Mary Helen Sprecher 0000-00-00 00:00:00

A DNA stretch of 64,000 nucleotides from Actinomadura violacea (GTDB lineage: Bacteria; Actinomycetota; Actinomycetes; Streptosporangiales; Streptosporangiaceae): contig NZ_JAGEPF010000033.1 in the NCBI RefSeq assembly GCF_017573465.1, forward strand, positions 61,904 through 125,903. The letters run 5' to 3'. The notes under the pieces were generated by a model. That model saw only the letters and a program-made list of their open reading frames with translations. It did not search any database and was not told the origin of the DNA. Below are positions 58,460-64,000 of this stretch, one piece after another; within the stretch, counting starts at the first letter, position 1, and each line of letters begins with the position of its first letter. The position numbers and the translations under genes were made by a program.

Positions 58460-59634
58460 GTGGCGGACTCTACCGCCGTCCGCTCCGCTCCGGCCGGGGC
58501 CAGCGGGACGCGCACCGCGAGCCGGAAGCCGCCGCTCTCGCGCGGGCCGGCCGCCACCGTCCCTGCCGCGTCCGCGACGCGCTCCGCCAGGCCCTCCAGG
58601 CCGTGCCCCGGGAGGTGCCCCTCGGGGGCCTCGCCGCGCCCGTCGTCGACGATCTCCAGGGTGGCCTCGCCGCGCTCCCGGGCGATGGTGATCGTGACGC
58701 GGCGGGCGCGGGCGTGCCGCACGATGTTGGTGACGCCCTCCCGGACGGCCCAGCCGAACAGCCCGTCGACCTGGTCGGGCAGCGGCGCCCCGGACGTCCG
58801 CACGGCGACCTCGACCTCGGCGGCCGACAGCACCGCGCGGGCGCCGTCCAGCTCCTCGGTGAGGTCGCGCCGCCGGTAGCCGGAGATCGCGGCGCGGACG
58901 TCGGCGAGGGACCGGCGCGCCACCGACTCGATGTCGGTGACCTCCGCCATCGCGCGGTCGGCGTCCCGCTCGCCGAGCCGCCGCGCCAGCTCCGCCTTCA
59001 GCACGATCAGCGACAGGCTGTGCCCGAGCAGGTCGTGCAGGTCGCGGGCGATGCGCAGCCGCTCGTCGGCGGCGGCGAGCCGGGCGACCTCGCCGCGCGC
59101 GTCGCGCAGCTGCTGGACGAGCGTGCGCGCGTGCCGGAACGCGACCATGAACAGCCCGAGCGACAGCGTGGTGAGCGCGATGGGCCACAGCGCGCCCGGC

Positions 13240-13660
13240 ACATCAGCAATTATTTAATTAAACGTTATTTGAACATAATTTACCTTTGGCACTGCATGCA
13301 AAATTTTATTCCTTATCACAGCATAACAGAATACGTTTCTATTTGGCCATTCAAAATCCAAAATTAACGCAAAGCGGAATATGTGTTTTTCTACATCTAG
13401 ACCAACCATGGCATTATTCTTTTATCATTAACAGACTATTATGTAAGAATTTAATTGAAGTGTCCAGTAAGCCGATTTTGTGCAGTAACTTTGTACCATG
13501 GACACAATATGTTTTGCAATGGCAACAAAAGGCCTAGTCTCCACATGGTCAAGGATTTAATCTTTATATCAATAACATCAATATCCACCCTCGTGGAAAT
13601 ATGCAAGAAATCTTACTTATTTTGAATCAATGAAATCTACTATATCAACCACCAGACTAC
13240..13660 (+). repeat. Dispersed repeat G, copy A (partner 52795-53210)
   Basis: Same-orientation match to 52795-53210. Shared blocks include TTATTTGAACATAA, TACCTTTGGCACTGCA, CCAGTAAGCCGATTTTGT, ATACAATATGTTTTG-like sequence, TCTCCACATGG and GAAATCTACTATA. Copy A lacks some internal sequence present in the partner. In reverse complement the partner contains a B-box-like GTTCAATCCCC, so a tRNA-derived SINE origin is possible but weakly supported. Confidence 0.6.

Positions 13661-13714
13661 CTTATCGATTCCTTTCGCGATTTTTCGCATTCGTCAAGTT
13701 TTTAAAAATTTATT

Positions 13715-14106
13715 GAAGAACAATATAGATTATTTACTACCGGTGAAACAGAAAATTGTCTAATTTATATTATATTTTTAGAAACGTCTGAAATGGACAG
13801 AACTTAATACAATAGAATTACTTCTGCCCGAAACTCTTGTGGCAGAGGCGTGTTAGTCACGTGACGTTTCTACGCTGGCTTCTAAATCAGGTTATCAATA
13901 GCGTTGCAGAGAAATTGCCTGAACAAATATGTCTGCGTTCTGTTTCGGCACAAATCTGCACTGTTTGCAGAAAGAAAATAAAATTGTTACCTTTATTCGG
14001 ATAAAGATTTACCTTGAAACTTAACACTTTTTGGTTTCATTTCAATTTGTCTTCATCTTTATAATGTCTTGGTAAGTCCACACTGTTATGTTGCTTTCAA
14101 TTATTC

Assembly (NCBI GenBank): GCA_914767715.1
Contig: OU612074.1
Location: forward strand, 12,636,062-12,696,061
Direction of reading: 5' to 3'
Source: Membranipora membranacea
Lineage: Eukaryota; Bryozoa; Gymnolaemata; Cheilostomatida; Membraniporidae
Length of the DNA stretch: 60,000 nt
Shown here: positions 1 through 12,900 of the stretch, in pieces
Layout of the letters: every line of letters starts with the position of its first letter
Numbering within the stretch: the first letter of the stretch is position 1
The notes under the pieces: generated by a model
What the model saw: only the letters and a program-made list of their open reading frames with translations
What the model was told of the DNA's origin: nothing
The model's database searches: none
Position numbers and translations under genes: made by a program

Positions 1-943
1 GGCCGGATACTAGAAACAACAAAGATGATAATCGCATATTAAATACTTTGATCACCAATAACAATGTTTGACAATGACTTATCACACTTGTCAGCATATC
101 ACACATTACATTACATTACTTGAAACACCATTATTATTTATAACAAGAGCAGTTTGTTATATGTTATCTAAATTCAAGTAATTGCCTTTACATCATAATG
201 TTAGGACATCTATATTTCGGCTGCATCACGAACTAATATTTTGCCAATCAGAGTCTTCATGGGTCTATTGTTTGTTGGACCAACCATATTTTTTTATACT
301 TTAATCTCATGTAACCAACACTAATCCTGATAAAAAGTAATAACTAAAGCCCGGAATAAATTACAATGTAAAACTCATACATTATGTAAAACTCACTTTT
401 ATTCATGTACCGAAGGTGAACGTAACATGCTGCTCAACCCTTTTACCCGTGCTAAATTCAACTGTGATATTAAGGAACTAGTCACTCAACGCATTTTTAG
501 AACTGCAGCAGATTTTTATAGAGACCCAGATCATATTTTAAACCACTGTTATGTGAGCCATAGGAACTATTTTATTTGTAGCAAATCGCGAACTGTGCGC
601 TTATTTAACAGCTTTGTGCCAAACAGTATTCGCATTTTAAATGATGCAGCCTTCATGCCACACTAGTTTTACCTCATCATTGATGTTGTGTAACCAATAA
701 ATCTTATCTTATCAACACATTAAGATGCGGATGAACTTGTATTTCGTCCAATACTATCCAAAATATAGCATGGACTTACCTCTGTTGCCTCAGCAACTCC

Crossing the Finish Line with the Right Venue Unlike beach volleyball or gymnastics (or many other commercially popular sports, for that matter), track and field games have the distinction of dating back to the first Olympiad. Some sources place them as being contested as early as 776 BC. (Beat that, you balance beam acrobats). Track and field games continue to enjoy popularity today. The sports participation summary of the National Federation of State High School Associations (NFHS, the governing body for high school athletics) rates outdoor track and field as the most popular sport for girls during the 2008-2009 school year, with over 450,000 participants. For boys, it is the second most popular (football is the first) with over 550,000 participants. In 2007, the National Collegiate Athletic Association, or NCAA, noted that there were more female student athletes in track and field than any other women’s sport since 1990; for men’s sports, track and field had one of the highest participation levels, after football. With statistics like that, it’s no wonder that track and field competitions, skill clinics, sports camps and more are proliferating. And if you’re in charge of such an event, your goal is the same as that of your athletes: to cross the finish line a winner. Just choose the right venue, and you will. Track and Field 101 To understand track and field facilities, it is necessary to understand track and field events. These are varied, with separate divisions in which male and female athletes compete for speed (running, sprinting and walking events in various distances), distance (throwing events: the discus, hammer, shot put and javelin, and certain jumping events: the long jump and triple jump) and height (high jump and pole vault). Some racing events may include hurdles, or may be conducted in a relay format. There are also combination events that involve a single athlete: pentathlon has five specific events in various jumping, throwing and running categories; heptathlon has seven, and decathlon has 10. Track events are generally staged on a 400-meter track that is built in the shape Of an oval. Many tracks have a sports field in the center, such as for football or soccer. On others, the infield is used for field events, such as shot put, discus, etc. In order to accommodate different size athletic fields, the track may be configured slightly differently. Non-equal quadrant tracks and double bend tracks are the two most popular configurations today. A third type of track, the equal quadrant track, once common, is now rarely built in favor of the other two designs. On the Surface Early track facilities were made of fired clay, expanded shale or cinders. While they were low-impact, they turned into a mess on rainy days. Today’s tracks are largely known as ‘all-weather’ facilities because they are safe to use immediately after a rain. Tracks are built on an asphalt base, and may be permeable (or porous), meaning that water percolates down through them and is handled by a subsurface drainage system; or they may be impermeable (or non-porous) meaning that water runs off them because of slope and gravity, and Flows to a surface drain. Surfacing systems (the springy rubbery surface of the track that the runner’s shoes will touch) are either latex or polyurethane (although there is a great deal of variety within those two categories) or premanufactured rubber. Examine the surface of the track on each facility you are considering. Look for a smooth, well-maintained surface Free of worn or bare spots, cracks or other flaws, such as deep puddles of water that stand on the track. “Not all surfaces are created equal, and some surfaces are better suited for competition based on higher levels of energy return and shock absorption,” says Robert Cohen of Sport Surfaces Distributing, Inc. in Albuquerque, New Mexico. “In addition, it is important to know that as tracks age, they can become worn. A worn track will not perform as it should, and can contribute to injuries.” Who’s in charge? The first question to ask when choosing a track and field facility should be whether this is a competitive event. If it Is, find out whether the facility you want is in compliance with the rules and regulations set forth by the governing body for the level of competition. Each governing body has its own rules governing such things as the color of markings, track lane width, slope, curb dimensions and more. (A list of governing bodies and other informational organizations has been included with this article.) Make sure The most up-to-date rules are being followed. (Note: Even for a sports camp or skills clinic, it is helpful for athletes to use facilities that are as close to the appropriate competition level as possible.) Is it certified? If this a competition at which records may be set, a planner should find out whether the facility is certified, which is to say, professionally measured and recorded as being in compliance with the standards of the applicable governing body. Five different levels of track certification now exist—the highest (Class 1 and Class 2) are recognized by the International Amateur Athletics Federation, or IAAF, the international Governing body. Class 3 and Class 4 are appropriate for college and high school facilities, and are recognized by the NCAA and NFHS. Class 5 is for practice tracks, as well as middle school and small high school meet facilities. The track owner should have documentation regarding any certifications that are in place for a particular facility. It is the reSponsibility of the event planner to pick out the most appropriate venue based on the needs of the athletes and the level of competition. Outstanding in Your Field Today’s athletic fields may be either natural grass or synthetic turf; each has its advantages and disadvantages. However, in cases where throwing events are being held, the guidelines of the UEFA (the European governing body for soccer) state that shot put and discus can be held on artificial turf without damaging it, but that hammer and javelin should be held on natural grass. In all cases, look for a field that is well-maintained and free of any debris. Markings should be clear and easy to read, and infield equipment (including all field event areas) should be kept in good repair. Sand from sand pits should not be on the field or track. The track or other events in order to get to their seats.” Track and field sports are popular, and you can count on family, friends, fans and even college scouts and media officials being present at various times, he adds. “Seating is so important. The more seating available for good spectator viewing, the better. If throwing events are located away from the main viewing area, use some portable seating in these areas. Also, alternative seating can be used. Should your facility have banks or hills where spectators can easily see the action, by all means use them.” Joe Mauck of Schwab-Eaton, P.A. in Manhattan, Kansas, recommends additional amenities including a scoreboard and a P.A. system. A press box, adequate parking, restrooms, lockers, showers and a first aid tent or office will all be essential. Lighting can extend the day and allow for events to continue past dark. Officials should understand the sport and the level of competition; a local athletic association can help locate referees and others. Something all experts agree on is the necessity of a good facility staff. Events will not run themselves, after all. “When an administrator can provide highly qualified, good natured, efficient, respected personnel to run the meet from the very top, meaning the meet manager to that youngster running a heat ticket from the start line to the finish line judge, that is what makes coaches to want to go to that particular facility,” says Nemeth. A good facility, good planning and good people—sounds like a first-place finish.